Medical Musings, Health Hypotheses & Therapeutic Thoughts
Exercises for Low Back Pain
As with the last blog, we will assume that your low back pain is mechanical, and that it has been screened by a suitably-trained healthcare professional.
So, what are some specific exercises that might help with your low back pain?
Again, please do not perform any of these exercises if they are actively painful (some discomfort is ok).
Some general tips about stretching and mobilisation
Stretching, particularly when done for rehabilitation or healing (as opposed to mere flexibility for e.g. dancing or martial arts), should always be in pain-free range of movement.
Please note that discomfort is unavoidable, especially after injury, it is pain we want to avoid. Go in the direction of the intended stretch, and when you feel the area you are trying to target start to engage, stop. You do not need to go as far as you can, or put on a brave face and ignore too much discomfort.
Pain is a warning signal, and while the body gets a bit over-zealous in its protectiveness at times, it is always worth listening to your pain (don’t ignore it or completely give in to it).
Current thinking about stretching seems to indicate that gains in flexibility are not due to increasing the length of the muscles (referred to as plastic deformation), but rather due to an alteration in sensation (i.e. the nervous system’s feedback and control systems)[i]. So if we try to take a stretch too far, we are not gaining anything, because it’s pretty much impossible to overrule your spinal cord (imagine trying to not jerk your hand away when you are burned unexpectedly!).
If you have ever tried to stretch a muscle out, and get that sort of ‘quivering’ feeling in it; that’s the stretch reflex. In response to ‘stretch’ signals from the tissues involved, your central nervous system (i.e. brain and spinal cord) are sending back instructions to ‘hold on and protect’; so no matter how long you hold that stretch, you are not going to get any relaxation in the muscles.
So stretch within your limits.
Another question I get asked all the time is how to hold stretches for. Again, this is more about you than it is about me! What is the aim of the exercise? If it is to relax the tissues off, then you want to achieve that goal, right? So if you have been stretching for fifteen seconds, and haven’t felt any release, then continue…! One caveat: if you get to about a minute, and haven’t felt any ease, you may be overstretching the area, even without the telltale ‘quivering’ of the stretch reflex. If that is the case, come off the stretch, get a bit of movement through the area, and either go back in again but more gently this time; or use a more dynamic technique (taking the joint and muscles through their range of movement repeatedly, also known as mobilisation), which is another fantastic way of improving function and decreasing pain (and the topic of yet-another future blog!).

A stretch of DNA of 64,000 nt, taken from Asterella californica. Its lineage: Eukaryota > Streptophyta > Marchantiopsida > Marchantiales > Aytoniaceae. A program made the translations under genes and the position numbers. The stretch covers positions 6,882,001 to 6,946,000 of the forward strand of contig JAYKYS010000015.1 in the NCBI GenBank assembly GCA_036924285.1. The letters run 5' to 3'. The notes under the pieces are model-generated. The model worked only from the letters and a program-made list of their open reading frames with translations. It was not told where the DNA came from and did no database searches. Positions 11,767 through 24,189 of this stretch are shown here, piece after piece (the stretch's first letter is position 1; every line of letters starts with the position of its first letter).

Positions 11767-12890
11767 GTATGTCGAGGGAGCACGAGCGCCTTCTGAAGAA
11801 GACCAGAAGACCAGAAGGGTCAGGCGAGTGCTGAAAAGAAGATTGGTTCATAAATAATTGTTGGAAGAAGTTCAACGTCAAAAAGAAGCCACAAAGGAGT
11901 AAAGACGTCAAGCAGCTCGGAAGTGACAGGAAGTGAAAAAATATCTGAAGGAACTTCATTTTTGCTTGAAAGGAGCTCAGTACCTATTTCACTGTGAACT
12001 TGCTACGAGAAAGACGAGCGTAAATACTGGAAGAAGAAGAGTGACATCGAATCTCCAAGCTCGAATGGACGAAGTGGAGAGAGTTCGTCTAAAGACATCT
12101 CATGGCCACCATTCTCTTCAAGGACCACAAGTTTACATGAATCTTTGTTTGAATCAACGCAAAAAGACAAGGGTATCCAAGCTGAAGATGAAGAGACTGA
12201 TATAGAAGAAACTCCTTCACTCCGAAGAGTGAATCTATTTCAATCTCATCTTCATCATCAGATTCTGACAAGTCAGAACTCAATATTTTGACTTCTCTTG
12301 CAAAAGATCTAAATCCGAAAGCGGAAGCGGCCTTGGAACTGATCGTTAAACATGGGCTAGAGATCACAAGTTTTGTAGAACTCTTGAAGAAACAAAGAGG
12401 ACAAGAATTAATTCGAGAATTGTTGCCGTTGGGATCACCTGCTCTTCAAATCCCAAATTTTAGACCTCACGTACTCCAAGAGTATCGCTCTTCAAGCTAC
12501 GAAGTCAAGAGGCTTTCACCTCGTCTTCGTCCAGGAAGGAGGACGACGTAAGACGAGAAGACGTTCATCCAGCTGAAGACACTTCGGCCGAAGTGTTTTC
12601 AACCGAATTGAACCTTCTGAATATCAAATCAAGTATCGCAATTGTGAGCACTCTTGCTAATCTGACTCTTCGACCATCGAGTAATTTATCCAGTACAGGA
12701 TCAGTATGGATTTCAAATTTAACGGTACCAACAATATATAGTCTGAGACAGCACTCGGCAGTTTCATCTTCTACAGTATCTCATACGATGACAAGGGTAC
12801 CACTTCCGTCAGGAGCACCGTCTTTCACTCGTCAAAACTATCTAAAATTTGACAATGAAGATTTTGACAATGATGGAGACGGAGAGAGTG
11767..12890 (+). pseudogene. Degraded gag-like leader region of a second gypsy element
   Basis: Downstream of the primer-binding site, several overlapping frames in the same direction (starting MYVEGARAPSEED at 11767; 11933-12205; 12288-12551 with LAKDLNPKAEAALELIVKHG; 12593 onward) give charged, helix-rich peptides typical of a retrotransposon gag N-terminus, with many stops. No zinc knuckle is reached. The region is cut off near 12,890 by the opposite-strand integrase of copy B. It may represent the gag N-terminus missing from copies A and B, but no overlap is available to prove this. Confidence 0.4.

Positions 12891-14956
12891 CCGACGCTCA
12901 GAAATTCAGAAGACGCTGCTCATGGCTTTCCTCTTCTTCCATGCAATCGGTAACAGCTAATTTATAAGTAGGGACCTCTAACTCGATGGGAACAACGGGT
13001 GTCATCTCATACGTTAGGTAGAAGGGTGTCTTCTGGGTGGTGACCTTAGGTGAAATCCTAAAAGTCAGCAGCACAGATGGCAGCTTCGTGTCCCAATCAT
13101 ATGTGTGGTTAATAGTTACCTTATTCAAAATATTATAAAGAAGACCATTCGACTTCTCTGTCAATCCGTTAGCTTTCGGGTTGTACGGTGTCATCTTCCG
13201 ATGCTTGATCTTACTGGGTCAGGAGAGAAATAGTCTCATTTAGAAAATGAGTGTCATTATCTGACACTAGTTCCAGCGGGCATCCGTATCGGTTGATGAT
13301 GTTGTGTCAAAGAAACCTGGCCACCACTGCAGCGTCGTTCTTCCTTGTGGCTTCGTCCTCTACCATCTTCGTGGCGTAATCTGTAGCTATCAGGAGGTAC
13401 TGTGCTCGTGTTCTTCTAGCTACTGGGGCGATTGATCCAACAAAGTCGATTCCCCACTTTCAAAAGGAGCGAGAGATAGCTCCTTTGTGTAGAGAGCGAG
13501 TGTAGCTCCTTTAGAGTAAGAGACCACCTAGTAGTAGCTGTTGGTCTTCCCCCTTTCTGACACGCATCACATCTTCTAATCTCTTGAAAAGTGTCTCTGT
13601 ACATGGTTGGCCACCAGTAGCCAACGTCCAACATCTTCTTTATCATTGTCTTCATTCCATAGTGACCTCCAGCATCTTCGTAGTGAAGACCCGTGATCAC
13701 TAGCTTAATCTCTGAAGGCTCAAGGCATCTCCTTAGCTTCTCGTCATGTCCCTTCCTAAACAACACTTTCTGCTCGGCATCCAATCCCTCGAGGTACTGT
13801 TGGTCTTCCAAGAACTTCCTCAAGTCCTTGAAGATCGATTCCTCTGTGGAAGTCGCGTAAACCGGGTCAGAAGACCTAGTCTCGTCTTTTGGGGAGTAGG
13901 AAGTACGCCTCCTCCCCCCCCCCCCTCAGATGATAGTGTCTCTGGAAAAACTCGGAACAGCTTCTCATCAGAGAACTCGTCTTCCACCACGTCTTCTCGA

If you want a slightly more in-depth look at the science of all of this, I strongly recommend The Science and Practice of Manual Therapy by Eyal Lederman, a British osteopath. It’s a bit dense for the layperson, but riddled with references and research that you can follow up if you like.
Depending on the intent/way you go about these, many of these exercises can be performed as a sustained stretch or a dynamic mobilisation. Both of these, but particularly the latter, are also good for improving your proprioception (your sense of where you are in space), which is crucial for neuromuscular control, that is, coordination.
So on with the exercises…!
1. Knee hugs / Double knee to chest
Lie on your back.
Bring both knees up towards your chest.
Perform both as a gentle ‘pump’ (30+ times, as a dynamic mobilisation), then as a gentle stretch (hold for 10-30s).
2. Single knee to chest
This stretch targets the back of the upper thigh, and gluteal region, rather than the low back itself. Gently draw one leg up to your chest while leaving the other flat on the floor. If necessary, place a small pillow under the extended leg for comfort.
You should feel the stretch in the thigh and buttock region. Try moving the leg from side-to-side slightly – this will target different muscles in the hamstring group. Again, you can perform this as a sustained stretch, or as a more dynamic movement.
2a. Single knee to chest - variation
If bringing the leg up with a bent knee targets the upper fibres of the hamstrings, and using a straight leg targets the lower (and back of the knee, and top of the calf), then it stands to reason that bringing the leg up partway, and then straightening the knee, can target somewhere in between. As before, try drawing the leg up further out to the same side as the leg (to target the inner muscles) or across your body slightly (to target the outer muscles).